February 13, 2009
Chamber calls for higher productivity, committment in workforce of SVG

A call has been made for a higher level of productivity and commitment in the workforce of St Vincent and the Grenadines.{{more}}

The call was made by veteran accountant Stanley Defreitas as he addressed the half-day forum held by the Chamber of Commerce, where business leaders and experts in the public sector gathered to discuss scenarios and responses for St Vincent and the Grenadines in the midst of the global economic crisis.

“Today we have a population who actually shows up for work but not for work,” Defreitas said, as he addressed the small gathering at the Methodist Church Hall.

He noted that while some will say that in St Vincent and the Grenadines the wage bill isn’t high, when someone is paid for eight hours work and only puts in four hours productivity, it effectively makes the wage bill high.

He also stressed on the need for better governance in these times, warning against following the trend of putting people in positions because of political, religious or family loyalties, to the expense of proper governance.

The gathering was also told by the immediate Past President of the Chamber of Commerce, Jerry George, that they must brace themselves for the impact because it isn’t a question of if, but when the world’s financial crisis will affect them.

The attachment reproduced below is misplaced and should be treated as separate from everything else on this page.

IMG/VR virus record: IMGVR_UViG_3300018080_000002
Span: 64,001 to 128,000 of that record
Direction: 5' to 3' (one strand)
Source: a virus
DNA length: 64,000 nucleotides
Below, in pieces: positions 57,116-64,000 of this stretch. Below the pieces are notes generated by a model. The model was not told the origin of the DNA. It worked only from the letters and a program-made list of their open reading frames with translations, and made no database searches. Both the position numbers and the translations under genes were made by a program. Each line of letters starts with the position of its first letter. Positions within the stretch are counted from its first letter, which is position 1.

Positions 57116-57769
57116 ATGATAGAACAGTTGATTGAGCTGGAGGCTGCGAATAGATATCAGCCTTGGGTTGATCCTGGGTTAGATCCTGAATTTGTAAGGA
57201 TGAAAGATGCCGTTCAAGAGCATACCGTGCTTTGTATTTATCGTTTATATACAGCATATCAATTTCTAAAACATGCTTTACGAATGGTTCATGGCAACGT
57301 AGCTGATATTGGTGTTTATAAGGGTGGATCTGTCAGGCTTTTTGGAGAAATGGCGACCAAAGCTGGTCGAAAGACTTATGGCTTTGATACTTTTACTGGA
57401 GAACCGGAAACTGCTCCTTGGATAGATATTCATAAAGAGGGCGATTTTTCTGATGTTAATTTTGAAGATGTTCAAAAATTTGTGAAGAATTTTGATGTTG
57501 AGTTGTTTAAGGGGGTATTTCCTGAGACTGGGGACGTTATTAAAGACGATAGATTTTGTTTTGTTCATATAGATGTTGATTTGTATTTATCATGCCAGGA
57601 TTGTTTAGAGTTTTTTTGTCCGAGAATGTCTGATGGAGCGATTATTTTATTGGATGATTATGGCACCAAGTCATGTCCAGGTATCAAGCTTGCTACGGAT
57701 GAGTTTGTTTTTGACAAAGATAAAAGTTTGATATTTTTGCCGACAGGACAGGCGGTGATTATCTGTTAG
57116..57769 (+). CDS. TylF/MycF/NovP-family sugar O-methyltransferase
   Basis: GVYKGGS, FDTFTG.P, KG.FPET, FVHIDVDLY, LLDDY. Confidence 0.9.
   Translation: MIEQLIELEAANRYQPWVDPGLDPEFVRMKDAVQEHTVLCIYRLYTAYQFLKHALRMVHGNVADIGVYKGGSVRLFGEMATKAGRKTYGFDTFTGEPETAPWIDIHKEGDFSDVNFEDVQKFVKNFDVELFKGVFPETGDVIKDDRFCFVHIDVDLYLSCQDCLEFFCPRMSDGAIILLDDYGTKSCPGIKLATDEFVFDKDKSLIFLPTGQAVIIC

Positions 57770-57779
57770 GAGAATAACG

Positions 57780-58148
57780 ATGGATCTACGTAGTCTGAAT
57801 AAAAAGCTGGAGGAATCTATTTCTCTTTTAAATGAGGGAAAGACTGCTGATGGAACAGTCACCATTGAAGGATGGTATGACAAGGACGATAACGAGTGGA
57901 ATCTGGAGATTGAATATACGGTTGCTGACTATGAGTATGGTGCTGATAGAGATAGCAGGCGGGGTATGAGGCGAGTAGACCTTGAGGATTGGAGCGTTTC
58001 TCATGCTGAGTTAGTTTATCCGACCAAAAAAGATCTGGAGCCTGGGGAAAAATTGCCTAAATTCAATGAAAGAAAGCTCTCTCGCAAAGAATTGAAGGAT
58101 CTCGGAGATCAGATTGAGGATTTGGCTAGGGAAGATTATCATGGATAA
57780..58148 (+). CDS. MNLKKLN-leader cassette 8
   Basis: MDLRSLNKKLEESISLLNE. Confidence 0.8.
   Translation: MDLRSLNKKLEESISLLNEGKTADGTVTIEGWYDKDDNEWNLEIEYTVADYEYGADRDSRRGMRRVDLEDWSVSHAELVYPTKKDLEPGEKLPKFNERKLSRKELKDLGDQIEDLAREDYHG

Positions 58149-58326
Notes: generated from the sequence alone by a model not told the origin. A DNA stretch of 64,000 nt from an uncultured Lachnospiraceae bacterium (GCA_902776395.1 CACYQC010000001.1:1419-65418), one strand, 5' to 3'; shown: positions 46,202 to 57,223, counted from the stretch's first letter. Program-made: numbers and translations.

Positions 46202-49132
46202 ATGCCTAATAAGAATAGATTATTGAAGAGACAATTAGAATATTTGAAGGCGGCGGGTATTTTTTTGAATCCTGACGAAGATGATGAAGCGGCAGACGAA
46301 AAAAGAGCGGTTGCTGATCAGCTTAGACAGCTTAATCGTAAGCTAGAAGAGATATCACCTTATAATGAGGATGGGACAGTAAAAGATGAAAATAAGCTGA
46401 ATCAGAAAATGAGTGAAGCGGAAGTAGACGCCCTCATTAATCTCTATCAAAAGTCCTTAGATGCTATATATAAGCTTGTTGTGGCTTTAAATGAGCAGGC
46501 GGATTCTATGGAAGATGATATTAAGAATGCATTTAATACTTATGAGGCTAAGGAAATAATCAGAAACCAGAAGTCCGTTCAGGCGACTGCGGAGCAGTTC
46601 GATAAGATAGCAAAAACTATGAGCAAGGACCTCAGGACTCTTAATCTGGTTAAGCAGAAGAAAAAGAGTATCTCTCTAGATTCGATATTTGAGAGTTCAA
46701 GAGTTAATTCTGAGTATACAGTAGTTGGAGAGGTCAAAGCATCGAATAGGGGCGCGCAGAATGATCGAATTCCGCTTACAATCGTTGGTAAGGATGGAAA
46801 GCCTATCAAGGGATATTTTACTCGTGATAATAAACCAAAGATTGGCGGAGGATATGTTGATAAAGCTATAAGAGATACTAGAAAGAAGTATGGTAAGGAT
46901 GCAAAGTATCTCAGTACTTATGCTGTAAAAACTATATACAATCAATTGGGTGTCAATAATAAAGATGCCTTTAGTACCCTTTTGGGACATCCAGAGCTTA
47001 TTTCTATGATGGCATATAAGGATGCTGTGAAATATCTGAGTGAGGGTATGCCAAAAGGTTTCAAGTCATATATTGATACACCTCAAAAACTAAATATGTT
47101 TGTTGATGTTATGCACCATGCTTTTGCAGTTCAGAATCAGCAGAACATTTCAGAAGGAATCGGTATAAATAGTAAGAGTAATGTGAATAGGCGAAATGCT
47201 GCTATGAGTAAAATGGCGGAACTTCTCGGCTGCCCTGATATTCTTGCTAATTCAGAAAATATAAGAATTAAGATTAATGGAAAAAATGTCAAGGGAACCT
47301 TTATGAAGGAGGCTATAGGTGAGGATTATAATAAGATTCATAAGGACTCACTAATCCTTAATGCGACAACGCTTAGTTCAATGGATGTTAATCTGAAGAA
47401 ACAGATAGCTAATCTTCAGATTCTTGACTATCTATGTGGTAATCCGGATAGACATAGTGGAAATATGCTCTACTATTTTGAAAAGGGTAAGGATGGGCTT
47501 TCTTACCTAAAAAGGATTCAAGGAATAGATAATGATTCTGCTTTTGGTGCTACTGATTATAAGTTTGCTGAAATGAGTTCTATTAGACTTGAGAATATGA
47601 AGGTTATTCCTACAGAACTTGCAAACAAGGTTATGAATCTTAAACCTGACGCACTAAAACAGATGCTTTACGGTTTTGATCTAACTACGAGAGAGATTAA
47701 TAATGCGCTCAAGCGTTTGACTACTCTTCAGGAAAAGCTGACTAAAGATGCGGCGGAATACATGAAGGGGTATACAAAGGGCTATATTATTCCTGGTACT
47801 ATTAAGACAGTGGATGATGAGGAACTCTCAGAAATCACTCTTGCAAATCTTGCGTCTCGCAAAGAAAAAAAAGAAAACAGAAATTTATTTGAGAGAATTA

Most of the time was, however, spent trying to make sense of the problems facing CL Financial, which led to the government of Trinidad and Tobago’s over TT$1 billion bailout of the giant company.

Despite continued words of assurance from executives of the various branches of CL Financial, and the governments of Trinidad and Tobago, Barbados, and here in St Vincent and the Grenadines, about the safety of investments in the conglomerate, many remain skeptical.

Retired Construction Executive Jack Joachim told the gathering that it was important for people to understand that investments always include risks, noting that the higher the earnings, the higher the risks.

The point was also raised that while the subsidiaries of CL Financial, like British America and the CLICO Barbados Holdings, operate independent of the umbrella company, that some of these subsidiaries may have loaned money to the parent company or other subsidiaries.

Therefore, if the parent company or another subsidiary that is loaned money cannot pay it back, wouldn’t it affect the entity that has loaned the money?

“We don’t know yet whether or not the assets in Barbados and the Eastern Caribbean, if these funds have been transferred or loaned to CLICO or the other sister companies, and if these sister companies are in trouble, are we going to get back a percentage on the dollar? I think that is what is troubling most people today,” Defritas said.